In dismissing these petitions, why then did the court not go beyond the point of a simple “no”? Why did it not do anything more to address the anxieties of the interveners and scores of others who aspire for an effective juvenile justice system, and the growing despair reflected in the petitions? Why were those responsible for the implementation of juvenile justice law not asked awkward questions and not directed to work on an urgent action programme?

It maybe be alright to talk of the virtues of judicial restraint and institutional conservatism in ordinary state of things, but when issues are raised concerning the most vulnerable sections of our society and doubts are raised about universally accepted norms and ideas, the occasion arises for a higher responsibility on public institutions to speak up loud and clear, and speak in a manner that will change things in the right direction. This is all the more important in a case like the present one, which had a Bench presided over by then Chief Justice Altmas Kabir, who knew more than anybody else about Indian children and who felt more than anyone else about them.

(The writer is former professor of Law, Delhi University, and member JJ (C&PC) Act, 2000, and chairman, JJ Rules 2007 drafting committees.)

More In: Comment | Opinion

While admitting the injustice borne by the victim of violence or crime
caused by a juvenile, we need to move from the emotional plane to a more
civilized rational sphere, and along with the enlightened judiciary and
the world of child and human rights principles, one must admit that if a
juvenile has grown into a criminal, its responsibility should be
primarily of the adult persons in his environment and the adult society
must be held responsible, and that concession accorded to such juvenile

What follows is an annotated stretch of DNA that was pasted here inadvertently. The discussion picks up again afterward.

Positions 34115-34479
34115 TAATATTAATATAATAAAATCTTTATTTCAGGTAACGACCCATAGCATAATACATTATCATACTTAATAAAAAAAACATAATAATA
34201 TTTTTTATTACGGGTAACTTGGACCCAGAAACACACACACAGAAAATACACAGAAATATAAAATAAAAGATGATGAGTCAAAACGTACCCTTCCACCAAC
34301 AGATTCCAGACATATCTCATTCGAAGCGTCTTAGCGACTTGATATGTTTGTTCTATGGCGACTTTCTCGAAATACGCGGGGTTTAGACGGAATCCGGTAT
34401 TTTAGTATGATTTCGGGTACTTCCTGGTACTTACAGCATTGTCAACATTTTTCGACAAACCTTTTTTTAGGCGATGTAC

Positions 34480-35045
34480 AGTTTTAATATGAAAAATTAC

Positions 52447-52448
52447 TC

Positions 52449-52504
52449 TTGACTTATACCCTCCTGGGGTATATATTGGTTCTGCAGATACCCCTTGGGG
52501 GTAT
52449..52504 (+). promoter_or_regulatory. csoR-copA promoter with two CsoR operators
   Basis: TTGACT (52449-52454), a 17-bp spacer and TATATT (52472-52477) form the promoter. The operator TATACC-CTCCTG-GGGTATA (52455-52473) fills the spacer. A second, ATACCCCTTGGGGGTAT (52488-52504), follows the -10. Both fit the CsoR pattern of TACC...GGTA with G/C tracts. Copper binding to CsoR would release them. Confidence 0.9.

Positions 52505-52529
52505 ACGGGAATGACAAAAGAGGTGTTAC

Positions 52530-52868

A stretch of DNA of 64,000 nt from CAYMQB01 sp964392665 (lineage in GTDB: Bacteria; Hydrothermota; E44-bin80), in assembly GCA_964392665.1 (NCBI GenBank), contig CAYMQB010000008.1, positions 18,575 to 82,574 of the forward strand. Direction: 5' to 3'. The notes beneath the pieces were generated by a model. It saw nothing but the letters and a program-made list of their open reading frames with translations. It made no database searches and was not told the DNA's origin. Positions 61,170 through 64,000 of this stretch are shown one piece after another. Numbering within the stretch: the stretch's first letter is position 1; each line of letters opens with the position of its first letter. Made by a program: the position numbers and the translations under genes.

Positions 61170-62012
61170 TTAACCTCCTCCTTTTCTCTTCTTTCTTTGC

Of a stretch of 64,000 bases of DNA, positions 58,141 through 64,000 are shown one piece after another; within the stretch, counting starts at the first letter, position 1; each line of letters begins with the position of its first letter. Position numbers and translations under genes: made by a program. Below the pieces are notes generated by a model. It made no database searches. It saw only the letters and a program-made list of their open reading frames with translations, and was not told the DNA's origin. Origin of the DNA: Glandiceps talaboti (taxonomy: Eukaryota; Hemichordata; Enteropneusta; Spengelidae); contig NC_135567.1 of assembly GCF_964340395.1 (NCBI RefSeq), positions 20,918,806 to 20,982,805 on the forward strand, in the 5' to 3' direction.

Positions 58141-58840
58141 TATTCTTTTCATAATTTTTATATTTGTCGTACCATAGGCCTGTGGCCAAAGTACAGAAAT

is what the Juvenile Justice Act upholds.

from:  Jose P
Posted on: Aug 23, 2013 at 22:30 IST

This may be correct in the eyes of the existing law but it is grossly
unfair to the victim who faced brutality at the hands of so called
juvenile who was brutallest of all the accused but also the maximum
punishment is smaller than petty offences. Swamy's petition merited
serious soul searching by the court & should have been treated in the
light of the gravity of offence.But what can be done.

from:  Krishan Attri
Posted on: Aug 23, 2013 at 15:30 IST

because the punishments are nothing, juvenile also participated. if the punishment is
death penalty, no one dare to do such heinous crime.it is not late even now THE

government should awake up and act swiftly so that crimes decrease and Indias
image revive.

from:  kvl shanta
Posted on: Aug 23, 2013 at 15:10 IST

There are rules and then there would be exceptions which in turn proves the law. Agree whole-heartedly to the first comment on this article. We need to understand what is rotten and take the appropriate actions. I echo "No Mercy Please" as well

from:  D Das Gupta
Posted on: Aug 23, 2013 at 13:53 IST

It is true that only a small section of people are in principle against juvenile justice law but that does not mean that other people are just driven by sentiments rather they are unable to understand complexities involved with the issue. While scientifically it might be proved that brain's growth continues till the age of 18, but it is also depends upon social environment & also it varies from person to person. In this regard it is quit unjustified to a suspect to be trialled in totally different approach, who might crosses 18 years age bar by few days but still vulnerable. Any law should have consistency with contemporary social realities. So instead of limiting justice in to water tight compartment of age limits, Court should take subjective approach for the cases which involves heinous crimes like this to prevail spirit of law not word of law.

from:  kislaya sharma
Posted on: Aug 23, 2013 at 13:26 IST

Look.. no matter how much you may brag the point in the most convincing manner, millions like me will feel betrayed if the juvenile of Dec 16th Bus incident gets anything less than a life term.
Even if the brain grows till 18 years old, it doesnt sanction anyone to torture the genitals of a 23 year old girl the way that boy did.

No mercy please.

from:  Prashant Kaushik
Posted on: Aug 23, 2013 at 01:22 IST